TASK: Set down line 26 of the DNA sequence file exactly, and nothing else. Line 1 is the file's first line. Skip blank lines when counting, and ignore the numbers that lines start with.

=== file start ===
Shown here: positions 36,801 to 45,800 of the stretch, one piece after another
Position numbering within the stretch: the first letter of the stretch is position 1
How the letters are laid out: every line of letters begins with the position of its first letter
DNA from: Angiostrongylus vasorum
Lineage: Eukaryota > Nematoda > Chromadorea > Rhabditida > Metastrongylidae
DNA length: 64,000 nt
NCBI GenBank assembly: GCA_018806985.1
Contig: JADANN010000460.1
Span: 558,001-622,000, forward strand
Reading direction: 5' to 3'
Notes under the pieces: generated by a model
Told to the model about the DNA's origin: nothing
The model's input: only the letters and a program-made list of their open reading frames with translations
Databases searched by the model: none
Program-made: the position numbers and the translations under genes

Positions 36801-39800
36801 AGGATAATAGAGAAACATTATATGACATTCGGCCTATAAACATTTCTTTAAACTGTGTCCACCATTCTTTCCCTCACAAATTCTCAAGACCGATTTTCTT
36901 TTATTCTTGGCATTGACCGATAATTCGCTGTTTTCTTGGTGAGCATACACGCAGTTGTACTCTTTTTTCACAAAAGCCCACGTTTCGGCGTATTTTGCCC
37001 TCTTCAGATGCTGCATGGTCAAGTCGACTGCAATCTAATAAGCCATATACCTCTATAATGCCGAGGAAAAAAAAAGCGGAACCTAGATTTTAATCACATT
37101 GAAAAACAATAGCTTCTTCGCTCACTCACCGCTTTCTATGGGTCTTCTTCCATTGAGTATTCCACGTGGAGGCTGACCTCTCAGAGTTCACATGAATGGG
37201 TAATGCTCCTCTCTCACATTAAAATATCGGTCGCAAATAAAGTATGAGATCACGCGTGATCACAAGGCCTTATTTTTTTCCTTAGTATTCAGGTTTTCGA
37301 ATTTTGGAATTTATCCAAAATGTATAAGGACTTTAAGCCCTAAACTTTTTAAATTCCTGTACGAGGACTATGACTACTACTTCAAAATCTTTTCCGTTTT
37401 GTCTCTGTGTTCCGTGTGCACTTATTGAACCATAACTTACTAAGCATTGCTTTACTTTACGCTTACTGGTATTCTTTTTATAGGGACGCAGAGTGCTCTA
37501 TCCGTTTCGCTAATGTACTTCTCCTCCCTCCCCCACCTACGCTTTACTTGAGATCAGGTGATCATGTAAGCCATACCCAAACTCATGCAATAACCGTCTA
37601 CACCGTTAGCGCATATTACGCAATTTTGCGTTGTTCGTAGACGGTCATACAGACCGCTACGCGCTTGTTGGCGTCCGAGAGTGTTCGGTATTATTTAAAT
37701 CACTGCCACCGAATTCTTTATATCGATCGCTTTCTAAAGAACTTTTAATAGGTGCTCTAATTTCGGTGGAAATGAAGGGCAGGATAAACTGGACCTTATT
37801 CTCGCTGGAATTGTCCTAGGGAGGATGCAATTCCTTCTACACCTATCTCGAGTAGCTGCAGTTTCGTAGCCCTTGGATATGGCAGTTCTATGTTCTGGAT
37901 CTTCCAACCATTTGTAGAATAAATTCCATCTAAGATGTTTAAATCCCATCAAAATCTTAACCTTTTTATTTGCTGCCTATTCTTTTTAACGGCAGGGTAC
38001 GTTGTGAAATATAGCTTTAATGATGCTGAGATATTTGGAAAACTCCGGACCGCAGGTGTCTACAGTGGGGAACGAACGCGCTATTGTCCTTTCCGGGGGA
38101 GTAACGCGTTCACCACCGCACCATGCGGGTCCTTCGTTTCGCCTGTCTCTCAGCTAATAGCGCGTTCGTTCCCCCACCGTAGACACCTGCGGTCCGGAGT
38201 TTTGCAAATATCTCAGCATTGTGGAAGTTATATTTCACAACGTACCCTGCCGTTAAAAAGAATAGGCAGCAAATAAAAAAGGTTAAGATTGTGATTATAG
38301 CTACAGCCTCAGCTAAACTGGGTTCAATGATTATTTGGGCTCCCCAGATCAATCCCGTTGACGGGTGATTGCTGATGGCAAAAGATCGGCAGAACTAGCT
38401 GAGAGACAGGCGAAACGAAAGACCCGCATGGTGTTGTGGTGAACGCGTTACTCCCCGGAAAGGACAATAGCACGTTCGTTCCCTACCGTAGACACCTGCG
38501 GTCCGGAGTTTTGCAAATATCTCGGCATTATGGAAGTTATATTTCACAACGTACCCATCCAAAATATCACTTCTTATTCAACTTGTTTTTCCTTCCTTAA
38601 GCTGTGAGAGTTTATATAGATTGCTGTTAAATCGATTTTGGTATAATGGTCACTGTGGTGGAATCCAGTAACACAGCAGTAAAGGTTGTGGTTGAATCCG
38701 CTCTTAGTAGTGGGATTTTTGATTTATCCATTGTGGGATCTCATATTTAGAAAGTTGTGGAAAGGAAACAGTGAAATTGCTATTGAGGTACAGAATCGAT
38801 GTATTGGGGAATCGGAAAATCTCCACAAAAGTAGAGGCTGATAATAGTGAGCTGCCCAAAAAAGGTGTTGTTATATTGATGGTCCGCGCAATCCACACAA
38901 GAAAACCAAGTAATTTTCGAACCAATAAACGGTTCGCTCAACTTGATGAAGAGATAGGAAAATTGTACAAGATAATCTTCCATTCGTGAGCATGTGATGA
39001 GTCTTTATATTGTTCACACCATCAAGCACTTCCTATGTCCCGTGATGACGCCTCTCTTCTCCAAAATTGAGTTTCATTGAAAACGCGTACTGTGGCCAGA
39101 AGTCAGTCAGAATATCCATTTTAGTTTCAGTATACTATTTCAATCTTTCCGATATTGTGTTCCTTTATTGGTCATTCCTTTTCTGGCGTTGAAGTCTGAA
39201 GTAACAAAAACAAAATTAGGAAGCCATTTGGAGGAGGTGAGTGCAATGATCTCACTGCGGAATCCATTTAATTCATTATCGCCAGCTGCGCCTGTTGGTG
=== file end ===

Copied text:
37701 CACTGCCACCGAATTCTTTATATCGATCGCTTTCTAAAGAACTTTTAATAGGTGCTCTAATTTCGGTGGAAATGAAGGGCAGGATAAACTGGACCTTATT